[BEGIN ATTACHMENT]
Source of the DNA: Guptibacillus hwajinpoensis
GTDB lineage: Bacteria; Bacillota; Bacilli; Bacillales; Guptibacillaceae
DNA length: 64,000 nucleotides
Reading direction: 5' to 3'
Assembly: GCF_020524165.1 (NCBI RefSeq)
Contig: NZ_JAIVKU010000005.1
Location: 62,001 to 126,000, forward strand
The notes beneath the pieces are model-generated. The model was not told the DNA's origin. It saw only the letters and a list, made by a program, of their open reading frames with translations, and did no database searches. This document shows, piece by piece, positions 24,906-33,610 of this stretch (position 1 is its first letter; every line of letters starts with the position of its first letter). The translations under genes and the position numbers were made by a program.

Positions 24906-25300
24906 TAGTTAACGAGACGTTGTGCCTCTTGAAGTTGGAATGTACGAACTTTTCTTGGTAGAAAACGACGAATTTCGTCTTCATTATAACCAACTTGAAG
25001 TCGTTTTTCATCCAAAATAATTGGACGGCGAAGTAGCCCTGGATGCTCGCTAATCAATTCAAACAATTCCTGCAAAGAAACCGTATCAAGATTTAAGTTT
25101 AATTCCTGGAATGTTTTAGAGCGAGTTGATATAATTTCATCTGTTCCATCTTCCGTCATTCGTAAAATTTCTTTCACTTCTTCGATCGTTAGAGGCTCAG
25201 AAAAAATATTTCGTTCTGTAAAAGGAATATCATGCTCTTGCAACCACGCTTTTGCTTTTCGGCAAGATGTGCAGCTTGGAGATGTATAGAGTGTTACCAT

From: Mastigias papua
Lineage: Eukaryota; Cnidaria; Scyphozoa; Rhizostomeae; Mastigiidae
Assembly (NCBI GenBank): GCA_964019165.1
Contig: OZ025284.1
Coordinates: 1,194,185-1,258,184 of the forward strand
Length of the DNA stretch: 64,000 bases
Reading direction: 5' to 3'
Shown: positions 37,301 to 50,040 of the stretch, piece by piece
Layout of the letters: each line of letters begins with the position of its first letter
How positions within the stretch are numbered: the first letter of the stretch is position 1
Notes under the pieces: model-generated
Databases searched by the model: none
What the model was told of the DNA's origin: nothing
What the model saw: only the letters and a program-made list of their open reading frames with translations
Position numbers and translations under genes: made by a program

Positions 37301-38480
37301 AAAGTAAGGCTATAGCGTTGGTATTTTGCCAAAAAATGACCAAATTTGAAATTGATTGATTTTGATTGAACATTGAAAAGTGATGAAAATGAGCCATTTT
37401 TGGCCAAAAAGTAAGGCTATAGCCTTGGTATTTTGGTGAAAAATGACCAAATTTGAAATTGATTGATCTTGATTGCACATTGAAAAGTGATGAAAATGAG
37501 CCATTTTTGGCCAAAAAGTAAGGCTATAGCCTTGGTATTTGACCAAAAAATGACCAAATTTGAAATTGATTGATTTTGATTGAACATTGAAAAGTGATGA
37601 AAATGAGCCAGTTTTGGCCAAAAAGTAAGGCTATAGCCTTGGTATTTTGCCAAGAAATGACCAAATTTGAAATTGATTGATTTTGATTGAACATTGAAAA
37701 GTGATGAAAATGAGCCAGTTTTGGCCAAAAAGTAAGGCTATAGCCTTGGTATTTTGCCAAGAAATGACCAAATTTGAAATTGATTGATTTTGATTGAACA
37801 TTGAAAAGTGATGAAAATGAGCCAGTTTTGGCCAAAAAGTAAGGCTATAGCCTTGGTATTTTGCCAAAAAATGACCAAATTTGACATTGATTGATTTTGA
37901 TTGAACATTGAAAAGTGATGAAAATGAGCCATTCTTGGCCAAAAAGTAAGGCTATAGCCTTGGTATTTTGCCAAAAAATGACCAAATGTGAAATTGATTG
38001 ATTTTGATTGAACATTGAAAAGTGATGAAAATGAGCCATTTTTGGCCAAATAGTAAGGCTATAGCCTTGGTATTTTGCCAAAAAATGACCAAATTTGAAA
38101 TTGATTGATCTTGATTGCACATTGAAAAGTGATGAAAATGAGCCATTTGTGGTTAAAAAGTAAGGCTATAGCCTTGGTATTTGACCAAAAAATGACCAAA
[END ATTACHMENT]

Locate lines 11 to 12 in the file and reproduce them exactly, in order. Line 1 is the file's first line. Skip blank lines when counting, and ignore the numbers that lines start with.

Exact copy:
25001 TCGTTTTTCATCCAAAATAATTGGACGGCGAAGTAGCCCTGGATGCTCGCTAATCAATTCAAACAATTCCTGCAAAGAAACCGTATCAAGATTTAAGTTT
25101 AATTCCTGGAATGTTTTAGAGCGAGTTGATATAATTTCATCTGTTCCATCTTCCGTCATTCGTAAAATTTCTTTCACTTCTTCGATCGTTAGAGGCTCAG